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Common names: Grasshopper, Locust

Scientific name: Acrididae

Region: This insect pest is found throughout North America in various species.

Life cycle: This insect produces one generation each year and overwinters in the egg stage.

Physical Description: This 1 to 2 inch long insect is brown, green, or reddish yellow, with a long body, short antennae, enlarged hind legs for jumping, and powerful jaws. Its eggs are laid in pods within the soil or weeds.

Feeding characteristics: The grasshopper (GH) will attack most vegetable crops by feeding during the day on the leaves and stems. During dry spells, they can defoliate plants. The most troubled are rangeland, wheat, corn, barley, oats, rye, and alfalfa.

Controls: It has many natural controls, including birds, animals, parasites, and other insects.

A layer of compost or mulch will help keep it from surfacing in the spring. If some make it through, those that do will become prey to such birds as crows, meadowlarks, hawks, brown thrashers, killdeer, catbirds, mockingbirds, sparrows, bluebirds, and flycatchers.

A number of animals will eat them, such as, cats, skunks, toads, coyotes, snakes, spiders, and guinea hens. Flesh Flies insect will deposit maggots onto them. The tiny maggots bore their way into the body and feed on the contents, leaving the most vital organs for last. When there is an abundance of Flesh Flies and they can greatly reduce the number of this pest and the egg laying.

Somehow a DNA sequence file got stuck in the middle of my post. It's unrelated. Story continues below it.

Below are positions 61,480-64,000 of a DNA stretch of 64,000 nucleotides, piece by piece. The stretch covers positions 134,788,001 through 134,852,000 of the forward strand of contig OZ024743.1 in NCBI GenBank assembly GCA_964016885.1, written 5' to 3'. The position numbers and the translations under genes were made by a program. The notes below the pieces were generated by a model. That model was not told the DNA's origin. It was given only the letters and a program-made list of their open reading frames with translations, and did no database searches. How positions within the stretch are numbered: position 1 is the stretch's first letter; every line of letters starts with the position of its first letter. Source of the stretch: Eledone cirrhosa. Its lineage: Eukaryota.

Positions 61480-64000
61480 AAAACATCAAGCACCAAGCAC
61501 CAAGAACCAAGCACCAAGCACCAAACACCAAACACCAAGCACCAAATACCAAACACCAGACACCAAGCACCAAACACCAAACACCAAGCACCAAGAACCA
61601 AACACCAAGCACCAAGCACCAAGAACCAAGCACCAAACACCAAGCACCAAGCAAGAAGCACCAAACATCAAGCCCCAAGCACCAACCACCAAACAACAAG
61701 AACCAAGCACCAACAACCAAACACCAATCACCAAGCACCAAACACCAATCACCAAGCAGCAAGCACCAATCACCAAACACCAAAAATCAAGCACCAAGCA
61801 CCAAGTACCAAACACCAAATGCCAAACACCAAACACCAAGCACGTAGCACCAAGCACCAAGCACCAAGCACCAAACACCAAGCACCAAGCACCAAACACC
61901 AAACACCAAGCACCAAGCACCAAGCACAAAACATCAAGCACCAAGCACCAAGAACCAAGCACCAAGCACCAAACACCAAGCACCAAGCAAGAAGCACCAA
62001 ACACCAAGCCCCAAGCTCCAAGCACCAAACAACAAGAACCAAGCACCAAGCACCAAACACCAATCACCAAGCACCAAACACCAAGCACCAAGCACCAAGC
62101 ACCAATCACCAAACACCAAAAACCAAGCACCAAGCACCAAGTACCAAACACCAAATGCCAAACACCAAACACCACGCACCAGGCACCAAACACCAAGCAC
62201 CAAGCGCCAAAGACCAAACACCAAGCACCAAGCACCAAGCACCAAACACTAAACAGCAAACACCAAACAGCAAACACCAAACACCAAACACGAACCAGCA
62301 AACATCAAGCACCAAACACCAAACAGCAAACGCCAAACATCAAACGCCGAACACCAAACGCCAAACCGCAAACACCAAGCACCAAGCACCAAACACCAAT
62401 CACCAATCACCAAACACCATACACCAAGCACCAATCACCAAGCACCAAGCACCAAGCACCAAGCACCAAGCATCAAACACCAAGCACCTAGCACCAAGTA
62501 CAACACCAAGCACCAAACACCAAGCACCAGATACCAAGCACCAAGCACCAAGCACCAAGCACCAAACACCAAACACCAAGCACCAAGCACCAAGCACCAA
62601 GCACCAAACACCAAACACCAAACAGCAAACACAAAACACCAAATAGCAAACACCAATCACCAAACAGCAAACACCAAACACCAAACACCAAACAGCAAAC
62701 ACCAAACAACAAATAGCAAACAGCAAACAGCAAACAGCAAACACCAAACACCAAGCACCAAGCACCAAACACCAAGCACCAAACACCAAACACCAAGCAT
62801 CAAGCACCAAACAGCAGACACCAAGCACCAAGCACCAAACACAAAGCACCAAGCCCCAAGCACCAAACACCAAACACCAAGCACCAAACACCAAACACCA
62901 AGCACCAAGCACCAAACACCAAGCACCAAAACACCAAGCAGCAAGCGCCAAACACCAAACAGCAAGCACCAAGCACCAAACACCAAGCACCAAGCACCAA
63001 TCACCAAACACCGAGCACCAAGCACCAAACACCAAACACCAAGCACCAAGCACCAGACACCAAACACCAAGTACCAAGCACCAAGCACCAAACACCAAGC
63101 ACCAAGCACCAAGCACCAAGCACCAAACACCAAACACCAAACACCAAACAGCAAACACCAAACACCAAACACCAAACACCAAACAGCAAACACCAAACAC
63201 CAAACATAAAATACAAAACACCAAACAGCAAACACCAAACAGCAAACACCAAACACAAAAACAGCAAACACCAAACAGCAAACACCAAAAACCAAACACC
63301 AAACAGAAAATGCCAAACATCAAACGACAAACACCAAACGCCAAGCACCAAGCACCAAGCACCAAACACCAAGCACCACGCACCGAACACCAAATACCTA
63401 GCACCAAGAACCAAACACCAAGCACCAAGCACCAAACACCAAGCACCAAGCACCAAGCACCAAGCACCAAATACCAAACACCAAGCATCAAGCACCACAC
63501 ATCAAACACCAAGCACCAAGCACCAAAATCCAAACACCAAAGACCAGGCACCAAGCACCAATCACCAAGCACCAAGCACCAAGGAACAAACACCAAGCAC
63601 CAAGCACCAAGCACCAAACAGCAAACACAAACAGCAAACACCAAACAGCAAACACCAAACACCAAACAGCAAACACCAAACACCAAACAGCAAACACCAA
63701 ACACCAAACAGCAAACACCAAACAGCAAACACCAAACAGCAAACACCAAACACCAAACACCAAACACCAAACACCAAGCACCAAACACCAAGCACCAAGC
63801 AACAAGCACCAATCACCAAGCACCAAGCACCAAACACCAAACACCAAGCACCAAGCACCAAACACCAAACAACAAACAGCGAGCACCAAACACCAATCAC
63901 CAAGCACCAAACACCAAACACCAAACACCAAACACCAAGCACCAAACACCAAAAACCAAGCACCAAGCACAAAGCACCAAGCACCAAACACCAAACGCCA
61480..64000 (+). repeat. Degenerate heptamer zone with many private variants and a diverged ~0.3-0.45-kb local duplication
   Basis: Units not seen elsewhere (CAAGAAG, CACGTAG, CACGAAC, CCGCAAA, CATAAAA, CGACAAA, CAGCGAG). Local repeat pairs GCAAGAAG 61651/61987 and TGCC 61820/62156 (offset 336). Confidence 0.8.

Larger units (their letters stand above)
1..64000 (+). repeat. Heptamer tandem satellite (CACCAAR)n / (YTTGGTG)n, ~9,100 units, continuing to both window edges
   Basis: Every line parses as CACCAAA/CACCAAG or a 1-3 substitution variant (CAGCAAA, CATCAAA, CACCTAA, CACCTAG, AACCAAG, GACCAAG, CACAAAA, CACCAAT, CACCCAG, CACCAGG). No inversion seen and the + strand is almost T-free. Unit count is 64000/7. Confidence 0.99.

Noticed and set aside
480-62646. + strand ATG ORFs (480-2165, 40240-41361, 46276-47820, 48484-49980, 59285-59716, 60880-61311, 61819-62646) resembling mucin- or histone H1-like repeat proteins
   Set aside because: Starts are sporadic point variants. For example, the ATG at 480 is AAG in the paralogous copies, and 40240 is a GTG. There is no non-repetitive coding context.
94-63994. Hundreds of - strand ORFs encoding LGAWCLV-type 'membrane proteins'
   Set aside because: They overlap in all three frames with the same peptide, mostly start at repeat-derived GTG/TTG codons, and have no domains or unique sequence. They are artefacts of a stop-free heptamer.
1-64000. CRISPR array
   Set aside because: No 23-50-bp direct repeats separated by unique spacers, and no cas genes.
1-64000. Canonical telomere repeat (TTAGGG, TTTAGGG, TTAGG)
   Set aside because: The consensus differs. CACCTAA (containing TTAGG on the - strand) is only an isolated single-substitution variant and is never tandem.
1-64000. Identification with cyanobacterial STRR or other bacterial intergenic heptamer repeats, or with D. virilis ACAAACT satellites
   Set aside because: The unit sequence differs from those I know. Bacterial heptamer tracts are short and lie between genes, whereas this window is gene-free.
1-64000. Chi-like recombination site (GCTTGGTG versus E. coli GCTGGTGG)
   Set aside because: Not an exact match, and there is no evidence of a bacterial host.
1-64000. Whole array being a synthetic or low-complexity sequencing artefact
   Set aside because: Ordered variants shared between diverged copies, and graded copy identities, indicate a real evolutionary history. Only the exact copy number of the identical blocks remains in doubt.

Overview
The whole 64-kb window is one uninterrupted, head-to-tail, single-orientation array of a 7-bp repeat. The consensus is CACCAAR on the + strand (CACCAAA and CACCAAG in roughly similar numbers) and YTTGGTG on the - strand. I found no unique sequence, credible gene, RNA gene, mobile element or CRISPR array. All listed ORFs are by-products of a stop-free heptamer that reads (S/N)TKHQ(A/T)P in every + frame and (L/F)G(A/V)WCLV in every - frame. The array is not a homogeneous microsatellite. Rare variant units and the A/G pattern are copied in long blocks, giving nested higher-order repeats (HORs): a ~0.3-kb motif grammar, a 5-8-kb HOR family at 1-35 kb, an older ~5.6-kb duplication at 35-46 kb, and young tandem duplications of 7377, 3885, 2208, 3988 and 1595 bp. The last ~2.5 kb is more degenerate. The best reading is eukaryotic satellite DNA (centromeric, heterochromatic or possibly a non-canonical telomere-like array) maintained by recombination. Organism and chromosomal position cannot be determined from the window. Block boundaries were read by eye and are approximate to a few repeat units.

The Nosema locustae is a protozoan parasite, which is now on the market. It's used throughout Idaho and Montana to control this pest on rangeland.

The Tanglewing Flies lay eggs by the thousands on upright wood structures that hatch tiny maggots that blow in the wind and land on grass-hoppers. How they find the grass-hoppers is unknown, but they do. They also bore into the body and eat its contents until they kill the GH. Once fully grown the maggots force their way back out and goes into the ground and changes into a pupa only to emerge as an adult fly a few weeks latter. Bee Flies, Margined Blister Beetles, and Ground Beetles lay their eggs close to the GHs' eggs and their hatching larvae eat the pods of GH eggs.

Other insects, such as Red Mites, which sucks the contents of the eggs, and spiders that trap adult GHs in their webs, also help control the numbers.

Ground squirrels, field mice and other rodents eat GHs and dig around for their eggs.

There are other types of controls that you can use to reduce the grasshopper problem in your area. If you are infested right now, try a hot pepper spray, consisting of hot-pepper pods, soapy water, proportions are up to you.

You can also trap a good deal of GHs in your garden by burying two quart mason jars partly filled with one part molasses to ten parts water in the ground of your garden.

Return from Grasshopper to Insects E-H Encyclopedia of Garden Insects

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